Something has gone wrong in the European Union. Four examples bear witness to this dysfunction. How can it be justified that hundreds of thousands of letter-box companies have been allowed to develop, when the aim of these ghost companies is to evade taxes, labour laws and regulations? How can it be explained that European Court of Justice decisions authorized the restriction of employees’ fundamental rights in order to support business schemes whose very objective was to circumvent the protection of employees?
Responding favourably to the European Commission’s proposal today for a 3% minimum tax on revenues of large digital companies such as the GAFAs (Google, Apple, Facebook, Amazon), the ETUC calls on the EU and all Member States to ensure that “digital value” is taxed where it is created.
The ‘Paradise Papers’ show the multiple legal ways for companies and rich individuals to avoid tax, and highlight the need for determined action for tax justice, says the European Trade Union Confederation (ETUC).
“While millions of Europeans struggle to make a living on low-paid, part-time and temporary jobs, large companies and rich individuals are using the many loopholes available to them to avoid paying their fair share of tax,” said Katja Lehto-Komulainen, Deputy General Secretary of the ETUC.
European Parliament votes on new tax transparency rules for large multinationals on July 4.
The ETUC urges MEPs to support the new rules, and get rid of the ‘get out clause’ that would reduce transparency of multinationals.
Responding to the European Commission’s legislative proposal on public country-by-country reporting (CBCR) by multinationals due to be voted on the ECON and JURI committees at the European Parliament on 30 May, the European Trade Union Confederation and civil society organisations urge the European Parliament to extend transparency to company activities in all countries on a worldwide basis.
Public Hearing ECON/EP 3 May 2017
Speech by Katja Lehto-Komulainen Deputy General Secretary ETUC
Mr. Chairperson, Members of the Committee, Ladies and Gentlemen,
There are two main fields where the current European Commission promised to deliver and which our trade union members are very interested in:
social field and
A campaign by Swiss public service union VPOD/ SSP helped to convince Swiss voters to throw out moves to ease corporate taxation, in a referendum on 12 February. Almost 60% rejected reforms that would have cut resources for vital public services.
The European Trade Union Confederation (ETUC) supports a mandatory common consolidated corporate tax base across the European Union.
“A common consolidated corporate tax base (CCCTB) will make aggressive tax planning more difficult” said ETUC Deputy General Secretary Veronica Nilsson, “and remove some incentives to move money around in order to pay less tax, especially through the use of transfer pricing".
The ETUC regrets
The recent ruling on Apple by the European Commission raises serious and significant questions about the tax regimes that apply to corporations operating in the European Union, says the European Trade Union Confederation.
“Of particular concern to the ETUC is the use of aggressive tax planning schemes to lower and minimise tax payable, with some corporations clearly paying ridiculously low amounts of tax on profits generated within the EU,” said Veronica Nilsson, Deputy General Secretary of the ETUC.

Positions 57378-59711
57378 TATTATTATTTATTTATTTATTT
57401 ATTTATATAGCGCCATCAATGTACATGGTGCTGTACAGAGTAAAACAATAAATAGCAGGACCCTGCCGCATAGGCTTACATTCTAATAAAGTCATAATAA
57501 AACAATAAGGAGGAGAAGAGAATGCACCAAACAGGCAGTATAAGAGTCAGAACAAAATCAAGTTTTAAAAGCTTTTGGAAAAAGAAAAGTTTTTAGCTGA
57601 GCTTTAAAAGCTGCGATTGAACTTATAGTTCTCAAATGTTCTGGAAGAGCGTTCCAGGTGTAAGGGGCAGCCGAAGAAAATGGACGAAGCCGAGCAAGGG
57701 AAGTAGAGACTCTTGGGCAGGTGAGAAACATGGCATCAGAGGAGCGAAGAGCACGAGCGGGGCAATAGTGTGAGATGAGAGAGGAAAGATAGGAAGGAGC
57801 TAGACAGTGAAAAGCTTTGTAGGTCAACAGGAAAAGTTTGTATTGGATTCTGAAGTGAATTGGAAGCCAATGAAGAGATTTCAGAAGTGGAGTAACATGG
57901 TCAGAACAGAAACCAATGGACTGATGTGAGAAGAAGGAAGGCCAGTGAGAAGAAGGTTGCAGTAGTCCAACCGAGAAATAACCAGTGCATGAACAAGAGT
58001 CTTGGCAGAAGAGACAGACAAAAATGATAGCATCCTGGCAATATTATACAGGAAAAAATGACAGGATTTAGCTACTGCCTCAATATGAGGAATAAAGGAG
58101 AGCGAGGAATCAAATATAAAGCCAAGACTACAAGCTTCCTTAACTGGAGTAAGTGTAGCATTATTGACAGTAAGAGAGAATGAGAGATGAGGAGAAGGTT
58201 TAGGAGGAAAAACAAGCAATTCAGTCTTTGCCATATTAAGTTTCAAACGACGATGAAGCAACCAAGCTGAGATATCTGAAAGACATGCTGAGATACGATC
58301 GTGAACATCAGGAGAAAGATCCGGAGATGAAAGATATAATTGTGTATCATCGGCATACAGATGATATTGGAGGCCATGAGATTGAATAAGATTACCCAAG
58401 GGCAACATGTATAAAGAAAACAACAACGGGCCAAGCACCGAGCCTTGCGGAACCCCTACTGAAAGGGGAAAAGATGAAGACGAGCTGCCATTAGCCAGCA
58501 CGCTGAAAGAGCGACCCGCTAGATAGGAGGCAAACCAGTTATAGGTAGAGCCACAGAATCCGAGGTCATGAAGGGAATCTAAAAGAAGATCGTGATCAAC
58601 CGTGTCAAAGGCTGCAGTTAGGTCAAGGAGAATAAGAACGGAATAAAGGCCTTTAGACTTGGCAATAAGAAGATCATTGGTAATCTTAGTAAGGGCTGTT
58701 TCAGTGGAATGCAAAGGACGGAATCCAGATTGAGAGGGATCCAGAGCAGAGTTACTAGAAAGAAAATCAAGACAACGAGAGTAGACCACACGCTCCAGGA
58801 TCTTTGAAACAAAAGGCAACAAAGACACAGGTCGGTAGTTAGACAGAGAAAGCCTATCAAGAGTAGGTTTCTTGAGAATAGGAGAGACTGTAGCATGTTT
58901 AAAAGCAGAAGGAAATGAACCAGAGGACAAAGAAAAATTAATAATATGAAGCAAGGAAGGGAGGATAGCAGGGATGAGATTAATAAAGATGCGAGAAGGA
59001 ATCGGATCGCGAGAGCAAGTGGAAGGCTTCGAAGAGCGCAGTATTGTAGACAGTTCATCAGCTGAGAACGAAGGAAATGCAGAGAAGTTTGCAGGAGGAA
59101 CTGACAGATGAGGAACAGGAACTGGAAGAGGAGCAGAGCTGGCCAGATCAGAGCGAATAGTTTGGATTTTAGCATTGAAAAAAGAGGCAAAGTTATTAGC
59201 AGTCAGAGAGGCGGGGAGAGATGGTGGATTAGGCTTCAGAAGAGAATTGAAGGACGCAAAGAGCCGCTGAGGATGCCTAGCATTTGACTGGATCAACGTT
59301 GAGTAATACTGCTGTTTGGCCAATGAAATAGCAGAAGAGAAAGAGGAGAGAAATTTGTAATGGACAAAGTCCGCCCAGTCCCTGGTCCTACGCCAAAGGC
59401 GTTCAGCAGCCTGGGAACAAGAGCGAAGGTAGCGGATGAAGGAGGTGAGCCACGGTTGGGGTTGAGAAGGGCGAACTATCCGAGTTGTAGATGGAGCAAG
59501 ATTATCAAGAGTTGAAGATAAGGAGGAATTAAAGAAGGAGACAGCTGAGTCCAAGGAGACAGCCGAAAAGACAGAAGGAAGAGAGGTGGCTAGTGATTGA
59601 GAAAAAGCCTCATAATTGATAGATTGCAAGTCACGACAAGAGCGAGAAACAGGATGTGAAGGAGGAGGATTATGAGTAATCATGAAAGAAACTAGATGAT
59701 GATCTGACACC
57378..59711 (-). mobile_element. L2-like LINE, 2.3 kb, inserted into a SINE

Further to specific developments in the case of Vos Transport in the period between the end of SOMO's research and the publication of the report, SOMO has published the following annex providing an update including a recent case ruling, reference to the Dutch Labour Inspection report and Vos reply
Letter for the attention of Jean-Claude Juncker, President of the European Commission
Brussels, 5 April, 2016
Commission proposal on disclosure of income tax information by certain multinational corporations
Dear President Juncker,
The European Trade Union Confederation (ETUC) is outraged by the extent of top-level tax evasion and financial corruption revealed by the so-called Panama Papers.
More than 11 million leaked files from the database of secretive Panamanian law firm Mossack Fonseca show that some of the world’s wealthiest and most powerful people, including political leaders and celebrities, are evading tax and hiding their cash in shady offshore funds that also finance companies involved in money laundering, arms deals and drug trafficking.
Adopted at the ETUC Executive Committee on 11-12 March 2014
Undeclared work is a serious form of social dumping and it is high time that concrete action is taken at EU level in order to prevent undeclared work and to protect undeclared workers.
The EU needs better enforcement of existing labour laws and standards as well as a stronger role in promoting more, and better, cooperation and coordination between the different national administrations.
As the European Parliament is due to vote on 22 May on the report on Fight against Tax Fraud, Tax Evasion and Tax Havens by MEP Kleva Kekuš (SL, S&D), European trade unions encourage all MEPs to support it.
The draft report proposes concrete steps towards banning all tax havens and forcing transnational companies to pay their fair share of taxes on the huge profits they make. If adopted, it will send strong signals to the EU Summit on 22 May.
Konventum, Helsingor, Denmark, 07/06/2010
Last time, I came to a SAMAK event, it was in Oslo and the hot topic was a self critical examination of whether Nordic countries could have done more to handle the effects of the Asian tsunami which killed thousands, including hundreds of Scandinavians.